(2 Thess. 3:10-12 ESV) 10 For even when we were with you, we would give you this command: If anyone is not willing to work, let him not eat. 11 For we hear that some among you walk in idleness, not busy at work, but busybodies. 12 Now such persons we command and encourage in the Lord Jesus Christ to do their work quietly and to earn their own living.
Preacher: Oh, I agree with that! I think Moses did, too. After all, the gleaners still had to gather their own part of the harvest, thresh it, and otherwise do all the hard work of turning grain into bread. But those who owned farmland were required to leave some of their crops in the field for the poor to glean. It was a system designed to preserve the dignity of the poor, letting them work for their food. The farmers did what they could not do for themselves — grow the crop — but the poor had to do the rest.
Mark S: Look. I don’t want to picket or post signs at these locations. It would embarrass people who are already ashamed that they have to go to one these places to get their checks cashed. And I don’t think the market is going to self-correct. If that was going to happen, it would have already happened.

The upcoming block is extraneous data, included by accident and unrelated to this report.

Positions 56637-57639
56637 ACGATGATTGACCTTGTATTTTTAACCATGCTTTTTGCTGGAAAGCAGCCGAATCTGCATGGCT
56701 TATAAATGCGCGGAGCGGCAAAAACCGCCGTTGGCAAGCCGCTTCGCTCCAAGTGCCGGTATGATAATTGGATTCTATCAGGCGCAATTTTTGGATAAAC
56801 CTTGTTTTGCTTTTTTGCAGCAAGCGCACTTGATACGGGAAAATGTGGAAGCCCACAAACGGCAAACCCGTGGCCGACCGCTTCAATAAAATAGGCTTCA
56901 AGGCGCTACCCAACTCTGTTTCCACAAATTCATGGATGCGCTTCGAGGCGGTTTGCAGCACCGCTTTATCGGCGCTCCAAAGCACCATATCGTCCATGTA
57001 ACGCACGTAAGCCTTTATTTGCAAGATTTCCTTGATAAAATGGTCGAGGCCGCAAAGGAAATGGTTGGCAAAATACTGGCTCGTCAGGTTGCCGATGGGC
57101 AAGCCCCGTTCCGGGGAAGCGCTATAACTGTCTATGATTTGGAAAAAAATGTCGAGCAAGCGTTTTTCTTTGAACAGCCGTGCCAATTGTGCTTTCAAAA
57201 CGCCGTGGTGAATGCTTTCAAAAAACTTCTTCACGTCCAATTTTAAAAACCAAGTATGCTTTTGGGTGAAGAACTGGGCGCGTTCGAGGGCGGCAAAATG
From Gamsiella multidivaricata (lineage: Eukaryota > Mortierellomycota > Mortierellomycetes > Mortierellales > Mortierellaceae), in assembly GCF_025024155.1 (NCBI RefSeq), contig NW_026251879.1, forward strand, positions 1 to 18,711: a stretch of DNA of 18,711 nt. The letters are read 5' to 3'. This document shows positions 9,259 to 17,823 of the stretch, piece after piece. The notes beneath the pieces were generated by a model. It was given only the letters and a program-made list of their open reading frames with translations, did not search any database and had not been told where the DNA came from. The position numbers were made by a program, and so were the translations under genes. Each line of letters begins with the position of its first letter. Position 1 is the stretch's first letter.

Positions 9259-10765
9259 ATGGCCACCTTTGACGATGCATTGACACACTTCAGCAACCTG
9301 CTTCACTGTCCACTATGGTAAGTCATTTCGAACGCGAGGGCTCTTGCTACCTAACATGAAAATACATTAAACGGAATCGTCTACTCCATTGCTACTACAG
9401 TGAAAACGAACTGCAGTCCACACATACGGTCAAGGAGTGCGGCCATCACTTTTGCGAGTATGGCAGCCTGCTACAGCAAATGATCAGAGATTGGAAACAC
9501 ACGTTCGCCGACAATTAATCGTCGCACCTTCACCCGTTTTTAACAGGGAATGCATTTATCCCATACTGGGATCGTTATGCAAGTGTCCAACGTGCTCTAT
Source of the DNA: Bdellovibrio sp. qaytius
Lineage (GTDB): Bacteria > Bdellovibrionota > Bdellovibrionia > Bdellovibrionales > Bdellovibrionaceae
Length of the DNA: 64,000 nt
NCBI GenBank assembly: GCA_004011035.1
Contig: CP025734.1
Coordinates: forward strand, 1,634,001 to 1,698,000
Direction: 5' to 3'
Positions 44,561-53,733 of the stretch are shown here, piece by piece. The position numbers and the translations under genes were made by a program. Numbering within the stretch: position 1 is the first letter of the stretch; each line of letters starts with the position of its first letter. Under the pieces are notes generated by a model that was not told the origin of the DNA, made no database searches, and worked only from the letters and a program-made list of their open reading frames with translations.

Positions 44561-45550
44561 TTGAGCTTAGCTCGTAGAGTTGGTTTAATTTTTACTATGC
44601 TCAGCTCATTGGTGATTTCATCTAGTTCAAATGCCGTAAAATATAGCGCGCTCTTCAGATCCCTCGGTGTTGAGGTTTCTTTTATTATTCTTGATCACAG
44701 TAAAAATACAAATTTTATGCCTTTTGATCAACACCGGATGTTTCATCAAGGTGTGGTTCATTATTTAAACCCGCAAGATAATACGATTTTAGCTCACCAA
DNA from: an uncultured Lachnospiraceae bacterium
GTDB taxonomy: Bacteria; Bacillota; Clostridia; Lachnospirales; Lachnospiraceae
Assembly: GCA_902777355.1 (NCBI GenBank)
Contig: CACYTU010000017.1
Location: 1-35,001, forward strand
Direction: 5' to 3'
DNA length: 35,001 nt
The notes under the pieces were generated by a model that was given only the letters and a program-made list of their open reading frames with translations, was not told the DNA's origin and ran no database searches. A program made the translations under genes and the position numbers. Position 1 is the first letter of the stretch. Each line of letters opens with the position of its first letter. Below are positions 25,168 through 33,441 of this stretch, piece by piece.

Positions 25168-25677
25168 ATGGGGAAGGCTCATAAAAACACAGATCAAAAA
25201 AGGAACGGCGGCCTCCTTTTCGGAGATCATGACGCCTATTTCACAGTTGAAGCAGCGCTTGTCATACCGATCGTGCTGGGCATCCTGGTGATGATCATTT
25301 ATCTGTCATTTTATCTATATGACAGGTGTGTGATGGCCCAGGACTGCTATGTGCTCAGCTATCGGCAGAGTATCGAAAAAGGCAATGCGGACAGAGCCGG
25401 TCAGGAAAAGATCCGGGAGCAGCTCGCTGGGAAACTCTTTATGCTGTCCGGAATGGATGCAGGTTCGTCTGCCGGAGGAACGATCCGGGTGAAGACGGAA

Preacher: Imagine that God made you a king or queen of our city. If you were really in charge and had the power of God, what would you do? You wouldn’t just close the stores, because people need a way to cash checks. You wouldn’t just pass a law making the stores cash checks for free, because, without a profit, the stores will close. So even God has to deal with reality.
So let’s ask why anyone in his or her right mind would cash a check for an outrageous price at a store that everyone knows is gouging the poor. Why do so many people do this? I mean, when I was a kid, no one had to do this. What changed? And maybe that will tell us how, as God’s people charged with God’s mission, we can help.
[A long silence filled the room. Facebook-level political posturing doesn’t provide any real insight into the real problems of real people.]
Don Key: You know, we have a housekeeper. We used to pay her by check because that’s how we pay all our bills — well, before computer payments were invented. And she begged us to stop. She went to our bank to cash the check, and they refused because she wasn’t a customer! My wife was so mad she drove straight to the bank and met with the branch manager. She threatened to cancel our accounts. I mean, why not cash our housekeeper’s check? It was good. It was drawn on the same bank!
The branch manager said our housekeeper should open a checking account and it wouldn’t be a problem. But my housekeeper explained that a checking account wouldn’t work.
First, the bank charges fees on low balances, and the housekeeper could barely make ends meet as it is.